Big Announcement: Delitzsch Hebrew-English Gospels

They’re done. See the story here. On September 18 we’ll have Boaz Michael and Aaron Eby here in Atlanta for a release party and seminar on the gospels. The DHE (Delitzsch Hebrew-English Gospels) represent (at last!) a printing of the four gospels as a Jewish book. The Greek text was translated into a form of Hebrew very similar to biblical or classical Hebrew by Franz Delitzsch in the late 1800’s. His Hebrew New Testament is still used (along with other versions) in Israel today. Vine of David (and especially Aaron Eby) translated Delitzsch’s Hebrew into a new English edition of the gospels. In Messianic Jewish synagogues all over the land I foresee people reading the gospels in Hebrew and English every Shabbat. And also all over the land I foresee the life and message of Yeshua (Jesus) the Messiah being explained from a new kind of book, a Jewish book, of the earliest witnesses of his life and message.

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11 Responses to Big Announcement: Delitzsch Hebrew-English Gospels

  1. Dan Benzvi says:

    Derek,

    I would have liked to know why a translation fro Greek to English is not sufficient? What is the benefit for inserting Hebrew between the two languages? It only open the door to inaccuracies, as noted in the booklet they put out a while ago.

  2. Derek Leman says:

    Dan, you are correct that the DHE is not more accurate and that is not the point. It is a retranslation. Retranslation is a kind of speculation about what the Hebrew (really Aramaic, but Franz Delitzsch didn’t try for Aramaic but sought a classical Hebrew retranslation) might have been. FWIW, Maurice Casey has done this for a limited number of sayings in Aramaic (The Aramaic Sources of Mark’s Gospel).

    The point of the DHE, as I understand it, is fourfold:
    (1) To produce a Jewish version of the gospels,
    (2) To enable the reading of the gospels in congregation in the holy language,
    (3) To provide some speculation about what Hebrew (Aramaic) idioms might lie behind the Greek gospels (Yeshua taught in Aramaic, but his “biographers” wrote in Greek),
    and (4) To provide an English version which brings out the Jewish terminology appropriate for the sort of things Yeshua spoke about.

    Derek Leman

  3. Dan Benzvi says:

    Derek,

    Delitzsch’s Hebrew leaves a lot to be desired. His translation in many cases was inaccurate. For example he translate the encounter of Yeshua with Y’aakov ben Zevadi and his brother Yochanan In the אניה (which means a ship). There were no ship in the Kineret then, or for that matter, now. FFOZ translated it to BOAT (in the Hebrew סירה , not אניה as in all other translations from the Greek to Hebrew). So, did FFOZ translated the Hebrew of Delitzsch or the Greek?

  4. Derek Leman says:

    Dan:

    Mark 1:19, about John and James, son of Zebedee in a boat, uses πλοιω (ploi-oe). The same word is used later for ships, such as in Acts 20:13.

    Koine Greek apparently uses a general word for boat or ship.

    As far as the Hebrew Bible is concerned, it looks like אניה is a rare word. There is not an occasion in the Hebrew Bible for the word boat, only for ship. But in classical Hebrew, we have few sources, and it seems the word is a general one also.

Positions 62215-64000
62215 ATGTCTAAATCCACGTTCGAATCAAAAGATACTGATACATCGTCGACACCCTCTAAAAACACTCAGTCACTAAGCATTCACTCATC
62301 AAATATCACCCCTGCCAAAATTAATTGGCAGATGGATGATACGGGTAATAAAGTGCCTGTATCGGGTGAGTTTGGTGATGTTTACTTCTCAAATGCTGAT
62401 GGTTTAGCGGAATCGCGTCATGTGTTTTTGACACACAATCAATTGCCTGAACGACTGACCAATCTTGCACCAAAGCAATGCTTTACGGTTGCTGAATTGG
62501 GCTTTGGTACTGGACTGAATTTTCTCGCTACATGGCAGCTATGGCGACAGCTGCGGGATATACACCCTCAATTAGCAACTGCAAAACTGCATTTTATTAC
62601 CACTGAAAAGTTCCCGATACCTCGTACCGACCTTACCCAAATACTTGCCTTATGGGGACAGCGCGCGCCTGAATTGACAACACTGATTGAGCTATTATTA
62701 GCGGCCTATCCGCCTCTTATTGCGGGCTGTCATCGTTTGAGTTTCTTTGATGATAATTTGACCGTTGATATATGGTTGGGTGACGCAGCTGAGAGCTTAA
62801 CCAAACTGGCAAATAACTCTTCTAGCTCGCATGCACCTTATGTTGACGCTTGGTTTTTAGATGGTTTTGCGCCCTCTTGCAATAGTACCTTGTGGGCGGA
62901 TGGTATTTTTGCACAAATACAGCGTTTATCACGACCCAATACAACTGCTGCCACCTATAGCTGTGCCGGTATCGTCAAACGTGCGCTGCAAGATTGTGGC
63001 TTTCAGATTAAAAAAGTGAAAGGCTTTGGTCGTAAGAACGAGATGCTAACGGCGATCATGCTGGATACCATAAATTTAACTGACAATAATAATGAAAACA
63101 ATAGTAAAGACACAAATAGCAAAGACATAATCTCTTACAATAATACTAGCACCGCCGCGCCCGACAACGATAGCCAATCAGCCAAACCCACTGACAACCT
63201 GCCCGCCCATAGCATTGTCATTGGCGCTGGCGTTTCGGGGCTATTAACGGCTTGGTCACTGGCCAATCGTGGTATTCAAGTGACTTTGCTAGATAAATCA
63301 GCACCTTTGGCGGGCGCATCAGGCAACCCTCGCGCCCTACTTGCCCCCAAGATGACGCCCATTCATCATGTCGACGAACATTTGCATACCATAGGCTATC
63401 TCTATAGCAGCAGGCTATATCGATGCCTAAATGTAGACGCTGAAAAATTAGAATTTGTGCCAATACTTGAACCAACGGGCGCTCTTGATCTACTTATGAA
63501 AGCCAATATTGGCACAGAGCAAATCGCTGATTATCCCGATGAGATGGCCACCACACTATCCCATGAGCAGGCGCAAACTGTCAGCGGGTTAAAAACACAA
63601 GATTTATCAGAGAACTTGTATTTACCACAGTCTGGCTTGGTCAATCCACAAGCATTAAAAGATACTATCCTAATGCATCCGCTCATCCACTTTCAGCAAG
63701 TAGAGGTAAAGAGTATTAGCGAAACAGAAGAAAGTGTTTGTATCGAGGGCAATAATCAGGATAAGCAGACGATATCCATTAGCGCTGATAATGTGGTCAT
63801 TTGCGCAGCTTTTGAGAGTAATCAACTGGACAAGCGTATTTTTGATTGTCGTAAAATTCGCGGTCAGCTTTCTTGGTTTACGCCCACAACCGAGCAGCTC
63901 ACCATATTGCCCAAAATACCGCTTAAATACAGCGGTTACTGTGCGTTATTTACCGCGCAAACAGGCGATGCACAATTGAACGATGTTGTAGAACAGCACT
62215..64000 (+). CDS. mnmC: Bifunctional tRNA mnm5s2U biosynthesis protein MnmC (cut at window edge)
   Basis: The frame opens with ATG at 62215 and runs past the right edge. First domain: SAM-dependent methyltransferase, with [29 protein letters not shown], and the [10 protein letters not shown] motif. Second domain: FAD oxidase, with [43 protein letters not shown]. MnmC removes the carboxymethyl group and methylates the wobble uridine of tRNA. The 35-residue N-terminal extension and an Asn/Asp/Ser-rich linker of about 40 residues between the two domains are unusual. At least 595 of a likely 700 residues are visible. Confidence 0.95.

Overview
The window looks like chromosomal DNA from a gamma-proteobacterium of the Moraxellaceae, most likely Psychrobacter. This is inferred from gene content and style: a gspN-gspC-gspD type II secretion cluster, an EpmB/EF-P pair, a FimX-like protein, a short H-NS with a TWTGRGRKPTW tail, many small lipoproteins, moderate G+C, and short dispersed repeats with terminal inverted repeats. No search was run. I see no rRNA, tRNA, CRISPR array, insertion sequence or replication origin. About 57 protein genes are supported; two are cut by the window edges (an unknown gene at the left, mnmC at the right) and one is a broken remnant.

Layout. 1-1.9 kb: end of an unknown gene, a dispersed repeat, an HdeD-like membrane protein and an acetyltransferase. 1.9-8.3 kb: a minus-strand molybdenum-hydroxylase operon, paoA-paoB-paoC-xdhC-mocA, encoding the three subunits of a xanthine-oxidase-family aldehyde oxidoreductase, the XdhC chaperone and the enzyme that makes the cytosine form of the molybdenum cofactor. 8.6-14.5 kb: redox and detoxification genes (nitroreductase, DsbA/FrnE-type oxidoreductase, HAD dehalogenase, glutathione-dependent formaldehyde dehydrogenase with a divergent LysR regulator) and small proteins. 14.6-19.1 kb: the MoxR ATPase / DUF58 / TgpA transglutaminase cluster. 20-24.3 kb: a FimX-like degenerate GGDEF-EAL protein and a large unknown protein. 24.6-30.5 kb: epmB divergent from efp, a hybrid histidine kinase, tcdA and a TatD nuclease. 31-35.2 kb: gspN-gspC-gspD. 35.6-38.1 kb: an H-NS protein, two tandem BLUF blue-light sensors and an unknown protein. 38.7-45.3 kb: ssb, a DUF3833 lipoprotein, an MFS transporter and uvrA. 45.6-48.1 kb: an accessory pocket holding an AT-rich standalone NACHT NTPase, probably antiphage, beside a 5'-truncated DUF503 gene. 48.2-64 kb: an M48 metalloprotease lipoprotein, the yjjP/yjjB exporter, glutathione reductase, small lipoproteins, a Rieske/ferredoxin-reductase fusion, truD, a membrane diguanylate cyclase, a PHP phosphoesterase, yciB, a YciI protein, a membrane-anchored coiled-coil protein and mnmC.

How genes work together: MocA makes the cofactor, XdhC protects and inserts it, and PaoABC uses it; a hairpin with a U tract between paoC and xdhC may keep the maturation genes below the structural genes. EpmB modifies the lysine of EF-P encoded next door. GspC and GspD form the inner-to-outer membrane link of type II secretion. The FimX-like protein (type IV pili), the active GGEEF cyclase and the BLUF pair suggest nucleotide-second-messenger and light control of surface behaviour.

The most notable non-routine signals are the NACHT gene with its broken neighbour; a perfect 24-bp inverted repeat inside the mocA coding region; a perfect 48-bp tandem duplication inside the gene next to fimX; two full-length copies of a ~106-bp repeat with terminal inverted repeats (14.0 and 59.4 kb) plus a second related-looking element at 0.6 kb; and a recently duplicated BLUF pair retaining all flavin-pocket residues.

You are bringing your sense of modern Hebrew to bear on the issue, which is irrelevant to the question of classical Hebrew. The Delitzsch version is in classical Hebrew. Delitzsch’s knowledge of classical Hebrew greatly exceeded my own, yours, or anyone else you or I know except maybe an academic here or there.

    Derek Leman

  5. Dan Benzvi says:

    Derek,

    This is not the point. Why did FFOZ translate it as BOAT? They did not translate Delitzch Hebrew, but the Koine Greek. But, then, this is what happens when we have to rely on a third translation, we get what we call a “broken telephon.”

    “4) To provide an English version which brings out the Jewish terminoology appropriate for the sort of things Yeshua spoke about.”

    David Stern does a much better job of this, why? [content deleted by blog owner – causeless insult against another person]

  6. Dan,
    Thank you for your concern. Once the DHE is out and ready for purchase you can buy it and read the translators introduction, where Aaron Eby goes into much detail about the translation process and why certain words where chosen over others etc. Just curious but how do you know how we translated the word? Since the DHE is not out yet?

  7. Dan Benzvi says:

    Shalom Jeremiah,

    I took it out from a booklet, that FFOZ distributed in some conferences.

  8. That booklet is several generations old. Generations is the term we use for each version of the DHE until it’s finalized. As far as you know it could have changed.

  9. Last week I met with a prominent Messianic leader here in Israel who has been here since the 1950’s and is therefore no kid. He ONLY uses the Delitzsch translation and told me that David Flusseer of Hebrew University fame said it was the best translation of the NT extant in ANY language. Whether one agrees or not, these two facts should still any voices of categorical dismissal.

  10. Derek Leman says:

    Thank you, Rabbi Dauermann. Well, that should put to rest most criticism that is based on translation quality of the Hebrew.

  11. Jorge Quiñónez says:

    I would tend to agree w/ Stuart’s comment. I assume he’s referring to my old friend and Israeli kingpin in Messianic Jewish publishing, Victor Smadja. Delitzsch’s NT translation is a standard in Israeli academics; most newer editions are simple updates (of archaic vocabulary for example) of D’s work. This is what Gershon Nerel several years ago.

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